Facebook Says Apple Made it Remove a Note on App Store Tax

Facebook claims Apple made it a note that informed users paying for an online event on iOS about the mandatory 30% App tax, reports Reuters.

While announcing its new paid online events feature, Facebook committed to a zero-fee policy allowing small businesses and creators to keep 100 percent of the revenue they generate — except for if the user is paying on an iOS app. There, due to Apple’s mandatory in-app purchase tax, the social network said it planned to label online event ticket purchases with a message that read: “Apple takes 30% of this purchase.” On Android, the note says: “Facebook doesn’t take a fee from this purchase.”

However, Apple has reportedly refused to approve this action and forced Facebook to drop it in order to get the app update pass through the iPhone maker’s review process. On the web and its Android app, Facebook is not collecting any fees from paid online events for at least the next year.

Facebook says Apple has cited an App Store rule that restricts developers from displaying “irrelevant” information on their apps.

Under Section 2.3.10 of its App Store Guidelines, Apple bars developers from including “irrelevant information, including but not limited to information about Apple or the development process.”

“Now more than ever, we should have the option to help people understand where money they intend for small businesses actually goes,” a Facebook spokesperson said in a statement to Digital Trends. “Unfortunately Apple rejected our transparency notice around their 30% tax but we are still working to make that information available inside the app experience.”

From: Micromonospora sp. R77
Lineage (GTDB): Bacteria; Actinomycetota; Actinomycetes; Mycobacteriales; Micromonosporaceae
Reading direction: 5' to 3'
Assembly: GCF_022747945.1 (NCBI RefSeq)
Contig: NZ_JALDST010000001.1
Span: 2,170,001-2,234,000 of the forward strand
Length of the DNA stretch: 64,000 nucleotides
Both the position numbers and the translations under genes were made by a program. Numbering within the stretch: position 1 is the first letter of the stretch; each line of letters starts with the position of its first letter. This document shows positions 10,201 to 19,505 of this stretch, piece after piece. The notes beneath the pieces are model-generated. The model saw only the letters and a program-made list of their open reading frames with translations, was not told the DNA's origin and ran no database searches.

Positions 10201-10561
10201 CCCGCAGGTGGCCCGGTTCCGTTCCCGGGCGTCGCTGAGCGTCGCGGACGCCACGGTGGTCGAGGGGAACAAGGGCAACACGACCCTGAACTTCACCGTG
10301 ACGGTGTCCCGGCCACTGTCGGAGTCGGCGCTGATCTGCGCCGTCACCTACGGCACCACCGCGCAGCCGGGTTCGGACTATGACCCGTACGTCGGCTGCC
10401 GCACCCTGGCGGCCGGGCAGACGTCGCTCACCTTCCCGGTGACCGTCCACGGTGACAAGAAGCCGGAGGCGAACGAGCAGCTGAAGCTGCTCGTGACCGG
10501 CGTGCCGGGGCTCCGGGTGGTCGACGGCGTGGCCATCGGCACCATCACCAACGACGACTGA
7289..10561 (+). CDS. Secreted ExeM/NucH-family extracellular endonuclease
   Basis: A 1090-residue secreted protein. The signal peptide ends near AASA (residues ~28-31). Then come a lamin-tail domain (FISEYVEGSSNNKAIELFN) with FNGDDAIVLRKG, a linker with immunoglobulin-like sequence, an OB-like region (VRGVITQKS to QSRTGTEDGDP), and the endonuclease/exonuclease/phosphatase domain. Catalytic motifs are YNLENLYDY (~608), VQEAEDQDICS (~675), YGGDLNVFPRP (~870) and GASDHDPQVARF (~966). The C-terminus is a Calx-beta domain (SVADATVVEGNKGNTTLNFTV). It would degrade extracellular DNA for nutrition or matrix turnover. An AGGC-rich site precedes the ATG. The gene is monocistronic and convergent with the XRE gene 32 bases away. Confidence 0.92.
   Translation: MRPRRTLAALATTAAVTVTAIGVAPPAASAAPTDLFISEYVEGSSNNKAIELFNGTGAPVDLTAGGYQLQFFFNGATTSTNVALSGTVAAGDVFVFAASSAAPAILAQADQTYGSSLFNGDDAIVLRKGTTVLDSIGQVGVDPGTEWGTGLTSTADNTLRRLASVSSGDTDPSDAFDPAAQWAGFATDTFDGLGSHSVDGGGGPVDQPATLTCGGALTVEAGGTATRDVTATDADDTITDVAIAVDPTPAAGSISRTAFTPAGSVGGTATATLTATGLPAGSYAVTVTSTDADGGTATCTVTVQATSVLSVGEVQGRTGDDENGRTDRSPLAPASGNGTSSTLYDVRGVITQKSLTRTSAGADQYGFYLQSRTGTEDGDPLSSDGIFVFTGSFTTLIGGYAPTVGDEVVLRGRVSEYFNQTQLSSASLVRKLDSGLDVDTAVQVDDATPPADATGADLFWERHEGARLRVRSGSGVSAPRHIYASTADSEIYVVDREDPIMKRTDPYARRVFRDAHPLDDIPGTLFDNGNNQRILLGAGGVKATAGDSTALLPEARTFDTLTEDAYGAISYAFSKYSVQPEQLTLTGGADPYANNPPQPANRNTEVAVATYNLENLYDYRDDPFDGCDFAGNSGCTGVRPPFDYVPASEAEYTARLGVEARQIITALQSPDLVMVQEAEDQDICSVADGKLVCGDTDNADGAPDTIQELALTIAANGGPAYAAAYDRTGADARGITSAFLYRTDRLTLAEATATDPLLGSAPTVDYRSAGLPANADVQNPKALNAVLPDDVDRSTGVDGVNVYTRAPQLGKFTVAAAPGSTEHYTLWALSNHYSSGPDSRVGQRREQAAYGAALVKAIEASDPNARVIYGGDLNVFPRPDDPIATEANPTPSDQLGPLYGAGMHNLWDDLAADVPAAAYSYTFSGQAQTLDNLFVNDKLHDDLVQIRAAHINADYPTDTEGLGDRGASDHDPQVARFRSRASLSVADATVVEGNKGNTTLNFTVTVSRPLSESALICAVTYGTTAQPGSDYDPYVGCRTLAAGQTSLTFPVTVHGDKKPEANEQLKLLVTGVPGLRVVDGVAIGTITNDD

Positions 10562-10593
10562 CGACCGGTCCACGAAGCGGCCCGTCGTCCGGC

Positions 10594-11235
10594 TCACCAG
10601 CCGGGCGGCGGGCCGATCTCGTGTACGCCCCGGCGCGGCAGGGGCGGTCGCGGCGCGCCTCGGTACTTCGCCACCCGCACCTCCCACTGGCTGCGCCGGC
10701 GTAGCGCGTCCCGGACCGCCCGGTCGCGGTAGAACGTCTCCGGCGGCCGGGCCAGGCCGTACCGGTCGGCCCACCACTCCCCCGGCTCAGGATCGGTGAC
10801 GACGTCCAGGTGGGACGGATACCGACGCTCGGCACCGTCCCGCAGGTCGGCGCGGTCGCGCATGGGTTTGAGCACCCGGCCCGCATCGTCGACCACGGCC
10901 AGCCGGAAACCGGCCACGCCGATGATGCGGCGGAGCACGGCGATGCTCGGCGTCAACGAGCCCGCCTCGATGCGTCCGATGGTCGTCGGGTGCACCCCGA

We’ve reached out to Apple for confirmation and we’ll update the story when we hear back.

Earlier this month, when Facebook rolled out the ability for businesses to charge for online events, the social network also called out Apple’s draconian App Store policies in its press release. Facebook said Apple had rejected all of its requests to reduce the 30% App Store tax or allow the company to offer its in-house payments system, Facebook Pay so that it could “absorb all costs for businesses struggling during COVID-19.”

This is the second time in a month Facebook has found itself at odds with Apple’s developer team. A couple of weeks ago, the social network slammed Apple for making it drop a key component of its latest Gaming app.

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